Flash forward to Los Angeles. In early 1979, now living out there, a friend of mine invited me to a cocktail party in Beverly Hills given by an Englishwoman named Lady Sarah Churchill. I had never met Sarah or had the occasion to. I had heard of her mainly because she was a granddaughter of a famous Gilded Age American heiress, Consuelo Vanderbilt who married the 9th Duke of Marlborough in 1895, and moved to Blenheim Palace. Sarah’s father and later her brother held the title. Sarah, however, was merely Lady Sarah, not actually royal. And she was wearing rose-colored glasses when I was introduced to her.
Dezia’s “prediction” actually didn’t come to mind at the moment I met my hostess at the reception, although the living room of Sarah’s house had a wall of glass overlooking the hilltops and out onto the Pacific. I later learned that she had two other houses – one on the Peloponnese overlooking the Gulf of Corinth, and a rambling 1732 house overlooking Montego Bay in Jamaica.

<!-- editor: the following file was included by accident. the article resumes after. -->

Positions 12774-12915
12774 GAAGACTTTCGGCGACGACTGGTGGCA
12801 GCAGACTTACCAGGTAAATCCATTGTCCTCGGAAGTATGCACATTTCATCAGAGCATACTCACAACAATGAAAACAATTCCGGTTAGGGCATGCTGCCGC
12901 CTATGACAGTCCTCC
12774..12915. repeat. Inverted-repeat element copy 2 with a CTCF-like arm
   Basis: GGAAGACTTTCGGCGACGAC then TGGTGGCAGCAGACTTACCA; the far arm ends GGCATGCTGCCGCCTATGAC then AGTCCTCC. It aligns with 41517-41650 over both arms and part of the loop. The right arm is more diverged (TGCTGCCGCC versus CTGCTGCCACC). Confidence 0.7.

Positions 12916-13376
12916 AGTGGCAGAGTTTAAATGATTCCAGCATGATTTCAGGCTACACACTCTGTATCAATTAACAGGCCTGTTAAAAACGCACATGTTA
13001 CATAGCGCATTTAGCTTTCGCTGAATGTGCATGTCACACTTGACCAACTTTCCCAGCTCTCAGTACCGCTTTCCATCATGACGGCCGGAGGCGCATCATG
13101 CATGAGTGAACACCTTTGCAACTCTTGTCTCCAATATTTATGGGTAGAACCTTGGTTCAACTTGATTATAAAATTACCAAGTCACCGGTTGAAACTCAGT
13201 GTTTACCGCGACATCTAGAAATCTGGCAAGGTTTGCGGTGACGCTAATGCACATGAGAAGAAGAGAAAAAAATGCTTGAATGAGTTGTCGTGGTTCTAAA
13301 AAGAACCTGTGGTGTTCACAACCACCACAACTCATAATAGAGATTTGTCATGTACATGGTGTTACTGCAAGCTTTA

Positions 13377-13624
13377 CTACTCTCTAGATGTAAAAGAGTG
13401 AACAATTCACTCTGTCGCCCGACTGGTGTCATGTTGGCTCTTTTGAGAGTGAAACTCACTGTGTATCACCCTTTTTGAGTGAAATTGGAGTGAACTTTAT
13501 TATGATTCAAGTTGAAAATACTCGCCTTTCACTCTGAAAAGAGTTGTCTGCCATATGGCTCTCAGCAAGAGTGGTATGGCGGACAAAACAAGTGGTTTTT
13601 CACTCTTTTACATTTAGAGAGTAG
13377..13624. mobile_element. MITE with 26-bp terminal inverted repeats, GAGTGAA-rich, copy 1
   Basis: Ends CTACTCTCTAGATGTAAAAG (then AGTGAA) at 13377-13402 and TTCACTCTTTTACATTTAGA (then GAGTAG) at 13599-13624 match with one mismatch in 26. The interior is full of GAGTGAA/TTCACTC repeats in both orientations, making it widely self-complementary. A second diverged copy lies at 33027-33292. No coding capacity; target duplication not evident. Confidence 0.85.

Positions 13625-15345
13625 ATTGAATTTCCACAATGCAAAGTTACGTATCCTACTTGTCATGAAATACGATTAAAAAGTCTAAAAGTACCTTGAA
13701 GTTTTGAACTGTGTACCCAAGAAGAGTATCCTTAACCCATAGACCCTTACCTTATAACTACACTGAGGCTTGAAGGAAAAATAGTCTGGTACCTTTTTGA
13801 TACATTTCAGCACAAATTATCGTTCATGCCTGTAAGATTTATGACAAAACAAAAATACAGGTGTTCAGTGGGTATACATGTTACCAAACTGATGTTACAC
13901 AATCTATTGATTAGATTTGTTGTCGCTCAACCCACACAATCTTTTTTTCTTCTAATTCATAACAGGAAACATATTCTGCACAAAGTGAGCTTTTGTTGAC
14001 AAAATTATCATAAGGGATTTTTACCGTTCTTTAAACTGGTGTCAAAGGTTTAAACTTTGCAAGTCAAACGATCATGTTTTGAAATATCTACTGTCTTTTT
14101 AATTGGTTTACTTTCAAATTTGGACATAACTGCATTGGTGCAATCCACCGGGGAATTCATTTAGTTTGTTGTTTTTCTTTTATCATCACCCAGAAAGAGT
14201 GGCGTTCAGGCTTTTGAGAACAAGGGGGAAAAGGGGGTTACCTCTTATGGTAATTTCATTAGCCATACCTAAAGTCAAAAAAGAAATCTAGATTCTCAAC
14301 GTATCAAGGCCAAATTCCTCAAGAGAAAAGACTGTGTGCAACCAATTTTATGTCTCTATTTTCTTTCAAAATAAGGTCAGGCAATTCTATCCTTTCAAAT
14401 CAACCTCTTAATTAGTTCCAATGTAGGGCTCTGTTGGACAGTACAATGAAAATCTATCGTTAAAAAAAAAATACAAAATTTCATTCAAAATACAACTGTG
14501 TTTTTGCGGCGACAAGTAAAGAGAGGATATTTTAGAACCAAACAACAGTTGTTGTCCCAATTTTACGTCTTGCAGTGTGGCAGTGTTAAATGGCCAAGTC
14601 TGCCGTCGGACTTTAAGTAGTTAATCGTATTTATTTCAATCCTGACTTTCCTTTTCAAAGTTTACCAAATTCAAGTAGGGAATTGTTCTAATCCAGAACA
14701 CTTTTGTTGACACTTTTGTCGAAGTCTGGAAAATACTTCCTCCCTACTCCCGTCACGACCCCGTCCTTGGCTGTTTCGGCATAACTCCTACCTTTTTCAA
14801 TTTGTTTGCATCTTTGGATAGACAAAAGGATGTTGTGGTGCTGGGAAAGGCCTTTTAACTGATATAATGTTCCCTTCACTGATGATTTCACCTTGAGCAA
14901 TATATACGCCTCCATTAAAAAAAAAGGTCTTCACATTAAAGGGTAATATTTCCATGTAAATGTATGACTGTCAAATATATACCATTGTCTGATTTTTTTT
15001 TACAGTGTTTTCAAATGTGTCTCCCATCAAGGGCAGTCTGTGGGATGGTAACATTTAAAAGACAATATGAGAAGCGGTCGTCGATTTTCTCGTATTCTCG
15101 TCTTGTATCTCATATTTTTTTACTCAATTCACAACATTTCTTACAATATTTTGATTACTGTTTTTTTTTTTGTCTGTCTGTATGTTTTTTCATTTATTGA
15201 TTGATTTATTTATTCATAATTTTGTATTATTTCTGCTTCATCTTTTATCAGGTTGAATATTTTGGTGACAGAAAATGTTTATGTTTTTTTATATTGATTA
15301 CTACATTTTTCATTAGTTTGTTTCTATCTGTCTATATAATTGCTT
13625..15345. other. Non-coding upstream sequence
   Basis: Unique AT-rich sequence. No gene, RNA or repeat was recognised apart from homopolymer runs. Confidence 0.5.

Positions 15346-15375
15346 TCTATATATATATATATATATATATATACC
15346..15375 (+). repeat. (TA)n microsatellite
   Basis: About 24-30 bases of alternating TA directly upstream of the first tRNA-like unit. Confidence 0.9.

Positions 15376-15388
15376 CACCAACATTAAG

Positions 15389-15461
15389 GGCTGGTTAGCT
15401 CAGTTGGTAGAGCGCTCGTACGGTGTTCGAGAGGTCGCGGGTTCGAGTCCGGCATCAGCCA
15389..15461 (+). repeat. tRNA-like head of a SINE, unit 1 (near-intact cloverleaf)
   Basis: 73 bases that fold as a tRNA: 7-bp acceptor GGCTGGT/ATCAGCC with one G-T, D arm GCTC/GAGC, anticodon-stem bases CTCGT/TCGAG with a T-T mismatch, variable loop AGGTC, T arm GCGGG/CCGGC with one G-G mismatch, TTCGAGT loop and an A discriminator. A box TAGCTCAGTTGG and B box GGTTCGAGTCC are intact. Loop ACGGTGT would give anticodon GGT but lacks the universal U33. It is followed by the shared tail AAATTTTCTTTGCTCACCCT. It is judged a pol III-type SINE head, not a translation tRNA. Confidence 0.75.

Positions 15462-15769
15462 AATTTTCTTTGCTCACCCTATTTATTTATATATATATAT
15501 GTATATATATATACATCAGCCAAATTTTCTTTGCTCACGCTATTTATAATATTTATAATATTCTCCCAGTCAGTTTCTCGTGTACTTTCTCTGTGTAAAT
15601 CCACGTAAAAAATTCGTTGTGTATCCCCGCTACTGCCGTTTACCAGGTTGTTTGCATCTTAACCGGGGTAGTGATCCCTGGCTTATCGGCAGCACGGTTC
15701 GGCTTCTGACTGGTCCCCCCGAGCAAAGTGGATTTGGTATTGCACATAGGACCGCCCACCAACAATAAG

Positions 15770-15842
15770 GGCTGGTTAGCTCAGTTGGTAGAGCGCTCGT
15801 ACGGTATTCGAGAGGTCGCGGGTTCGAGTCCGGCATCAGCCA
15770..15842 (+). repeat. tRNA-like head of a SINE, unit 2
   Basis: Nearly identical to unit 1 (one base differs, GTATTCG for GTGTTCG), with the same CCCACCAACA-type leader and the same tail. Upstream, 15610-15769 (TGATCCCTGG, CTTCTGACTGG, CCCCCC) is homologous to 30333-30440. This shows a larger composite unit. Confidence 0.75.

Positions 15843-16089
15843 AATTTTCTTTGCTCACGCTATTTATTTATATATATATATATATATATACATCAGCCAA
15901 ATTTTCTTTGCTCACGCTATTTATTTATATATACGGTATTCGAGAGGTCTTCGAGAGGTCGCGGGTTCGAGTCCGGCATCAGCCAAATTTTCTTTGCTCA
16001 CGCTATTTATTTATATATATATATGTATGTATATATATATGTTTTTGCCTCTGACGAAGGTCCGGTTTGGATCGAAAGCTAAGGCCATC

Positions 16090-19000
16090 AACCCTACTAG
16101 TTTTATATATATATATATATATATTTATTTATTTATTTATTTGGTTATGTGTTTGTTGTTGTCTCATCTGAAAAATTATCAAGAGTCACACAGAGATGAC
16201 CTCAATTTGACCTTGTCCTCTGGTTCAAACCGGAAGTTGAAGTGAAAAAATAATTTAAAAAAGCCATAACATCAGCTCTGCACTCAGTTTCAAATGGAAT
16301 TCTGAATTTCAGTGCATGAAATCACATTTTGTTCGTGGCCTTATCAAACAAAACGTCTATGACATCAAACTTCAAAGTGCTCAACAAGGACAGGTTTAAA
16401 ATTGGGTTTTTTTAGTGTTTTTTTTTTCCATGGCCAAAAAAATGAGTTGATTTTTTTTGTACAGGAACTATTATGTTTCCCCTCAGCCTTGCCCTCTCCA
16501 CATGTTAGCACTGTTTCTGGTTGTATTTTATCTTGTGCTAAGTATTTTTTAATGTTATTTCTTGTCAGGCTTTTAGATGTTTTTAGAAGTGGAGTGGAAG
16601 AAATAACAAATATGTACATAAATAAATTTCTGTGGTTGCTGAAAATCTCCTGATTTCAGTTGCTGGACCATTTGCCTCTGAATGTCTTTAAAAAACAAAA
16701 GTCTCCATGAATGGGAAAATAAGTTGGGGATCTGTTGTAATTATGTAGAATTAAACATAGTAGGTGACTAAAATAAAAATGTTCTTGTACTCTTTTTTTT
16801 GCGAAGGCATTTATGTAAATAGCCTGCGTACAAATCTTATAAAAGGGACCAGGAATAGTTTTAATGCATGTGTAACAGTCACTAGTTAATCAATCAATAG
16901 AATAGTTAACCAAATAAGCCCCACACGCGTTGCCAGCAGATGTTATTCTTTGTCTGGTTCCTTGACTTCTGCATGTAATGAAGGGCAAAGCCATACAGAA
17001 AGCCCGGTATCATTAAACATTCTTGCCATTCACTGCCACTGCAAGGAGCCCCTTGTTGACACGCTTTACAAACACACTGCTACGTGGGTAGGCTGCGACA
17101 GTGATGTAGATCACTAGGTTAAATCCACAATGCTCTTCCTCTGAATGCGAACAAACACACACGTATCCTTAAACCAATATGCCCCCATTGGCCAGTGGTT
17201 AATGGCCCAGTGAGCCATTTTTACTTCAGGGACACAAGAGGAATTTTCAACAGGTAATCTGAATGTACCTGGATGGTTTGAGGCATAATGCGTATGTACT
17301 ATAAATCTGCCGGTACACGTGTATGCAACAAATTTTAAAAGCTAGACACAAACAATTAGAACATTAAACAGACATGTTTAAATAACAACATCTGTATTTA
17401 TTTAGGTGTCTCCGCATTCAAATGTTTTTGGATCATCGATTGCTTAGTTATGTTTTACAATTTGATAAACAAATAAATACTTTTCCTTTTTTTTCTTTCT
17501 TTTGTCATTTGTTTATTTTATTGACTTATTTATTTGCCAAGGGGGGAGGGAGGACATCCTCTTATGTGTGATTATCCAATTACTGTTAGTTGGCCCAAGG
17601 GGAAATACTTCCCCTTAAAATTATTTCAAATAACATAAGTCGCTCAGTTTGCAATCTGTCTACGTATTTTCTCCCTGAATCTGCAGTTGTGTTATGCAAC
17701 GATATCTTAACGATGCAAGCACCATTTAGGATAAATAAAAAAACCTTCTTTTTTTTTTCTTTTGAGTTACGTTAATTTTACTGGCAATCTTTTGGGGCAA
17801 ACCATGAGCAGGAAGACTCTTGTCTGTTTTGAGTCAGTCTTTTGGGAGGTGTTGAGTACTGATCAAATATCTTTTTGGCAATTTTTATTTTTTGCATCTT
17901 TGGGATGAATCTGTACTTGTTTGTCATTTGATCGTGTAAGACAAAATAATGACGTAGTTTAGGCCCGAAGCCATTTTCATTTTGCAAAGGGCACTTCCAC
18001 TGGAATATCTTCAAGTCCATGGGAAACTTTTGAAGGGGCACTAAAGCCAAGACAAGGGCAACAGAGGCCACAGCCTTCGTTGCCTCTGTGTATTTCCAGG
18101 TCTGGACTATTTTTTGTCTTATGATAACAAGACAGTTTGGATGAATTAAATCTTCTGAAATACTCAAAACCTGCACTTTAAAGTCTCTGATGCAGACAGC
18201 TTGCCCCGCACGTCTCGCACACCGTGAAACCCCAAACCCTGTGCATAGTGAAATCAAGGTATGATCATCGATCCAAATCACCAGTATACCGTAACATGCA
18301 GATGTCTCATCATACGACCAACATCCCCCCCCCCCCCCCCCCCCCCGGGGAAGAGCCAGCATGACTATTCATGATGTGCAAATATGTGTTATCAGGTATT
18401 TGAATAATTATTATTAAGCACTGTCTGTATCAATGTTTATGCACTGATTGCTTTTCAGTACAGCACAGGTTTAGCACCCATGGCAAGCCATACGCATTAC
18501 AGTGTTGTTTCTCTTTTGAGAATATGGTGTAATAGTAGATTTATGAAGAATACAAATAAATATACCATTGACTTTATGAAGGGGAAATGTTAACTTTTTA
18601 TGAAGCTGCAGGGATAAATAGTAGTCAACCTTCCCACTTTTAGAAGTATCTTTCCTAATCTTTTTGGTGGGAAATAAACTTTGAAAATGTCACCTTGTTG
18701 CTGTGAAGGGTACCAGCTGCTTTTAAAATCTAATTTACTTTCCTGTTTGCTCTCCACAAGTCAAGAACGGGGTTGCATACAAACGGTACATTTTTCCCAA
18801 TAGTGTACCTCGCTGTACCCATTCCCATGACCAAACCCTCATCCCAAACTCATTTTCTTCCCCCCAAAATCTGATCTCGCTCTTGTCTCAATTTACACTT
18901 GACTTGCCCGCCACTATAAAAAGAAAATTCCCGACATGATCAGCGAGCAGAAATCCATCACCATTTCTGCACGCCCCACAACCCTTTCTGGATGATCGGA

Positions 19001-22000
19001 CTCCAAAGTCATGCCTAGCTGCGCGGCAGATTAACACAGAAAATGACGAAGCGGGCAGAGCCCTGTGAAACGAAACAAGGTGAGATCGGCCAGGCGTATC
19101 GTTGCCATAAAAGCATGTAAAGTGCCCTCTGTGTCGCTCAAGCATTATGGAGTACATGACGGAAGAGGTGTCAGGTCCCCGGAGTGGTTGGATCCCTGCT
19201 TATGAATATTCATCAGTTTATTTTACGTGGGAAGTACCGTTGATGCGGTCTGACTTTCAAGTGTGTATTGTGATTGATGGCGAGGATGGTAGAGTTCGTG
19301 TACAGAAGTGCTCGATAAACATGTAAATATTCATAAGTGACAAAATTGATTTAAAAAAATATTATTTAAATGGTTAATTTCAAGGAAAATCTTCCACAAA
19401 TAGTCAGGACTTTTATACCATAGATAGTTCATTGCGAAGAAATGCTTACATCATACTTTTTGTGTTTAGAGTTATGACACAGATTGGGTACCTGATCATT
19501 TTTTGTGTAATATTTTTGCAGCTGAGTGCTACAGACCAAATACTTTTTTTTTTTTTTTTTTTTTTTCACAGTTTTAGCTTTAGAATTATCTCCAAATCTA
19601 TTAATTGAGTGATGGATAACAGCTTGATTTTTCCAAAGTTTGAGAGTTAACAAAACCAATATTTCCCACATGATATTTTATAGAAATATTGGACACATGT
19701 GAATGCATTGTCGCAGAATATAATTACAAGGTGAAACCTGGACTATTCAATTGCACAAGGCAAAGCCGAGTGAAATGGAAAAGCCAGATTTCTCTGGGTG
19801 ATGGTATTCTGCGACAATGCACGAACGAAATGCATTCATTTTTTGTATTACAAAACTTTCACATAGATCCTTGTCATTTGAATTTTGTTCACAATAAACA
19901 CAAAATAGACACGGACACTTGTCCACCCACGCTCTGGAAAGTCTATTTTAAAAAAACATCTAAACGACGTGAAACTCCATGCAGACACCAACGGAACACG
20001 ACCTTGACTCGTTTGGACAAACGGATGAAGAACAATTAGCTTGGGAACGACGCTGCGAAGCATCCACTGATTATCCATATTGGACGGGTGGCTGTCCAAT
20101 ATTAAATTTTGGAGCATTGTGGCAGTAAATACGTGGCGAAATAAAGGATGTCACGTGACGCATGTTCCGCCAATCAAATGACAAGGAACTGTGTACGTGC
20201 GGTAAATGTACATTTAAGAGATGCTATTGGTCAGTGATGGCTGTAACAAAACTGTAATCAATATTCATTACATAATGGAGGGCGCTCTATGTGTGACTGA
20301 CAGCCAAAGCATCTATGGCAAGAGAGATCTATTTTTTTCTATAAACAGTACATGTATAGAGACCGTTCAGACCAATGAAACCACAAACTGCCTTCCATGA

Ordinarily I would have forgotten Dezia’s prediction which you could also call fortune telling because in a way, it was for me. Serendipitously I came to know Sarah well, first, for more than a year when I lived with her in Beverly Hills. Although to really live with Sarah, you had to travel serendipitously every ten days or two weeks to far flung destinations — always heading east and often across the Atlantic. I am not such a traveler per se and almost always refused her invitation to join her. However Sarah’s influence on my life turned out to be enormous in a multitude of ways that have remained in mind and heart with me ever since.
So, there is such a thing as a Prediction, not a Wish or a Fear, and I am grateful.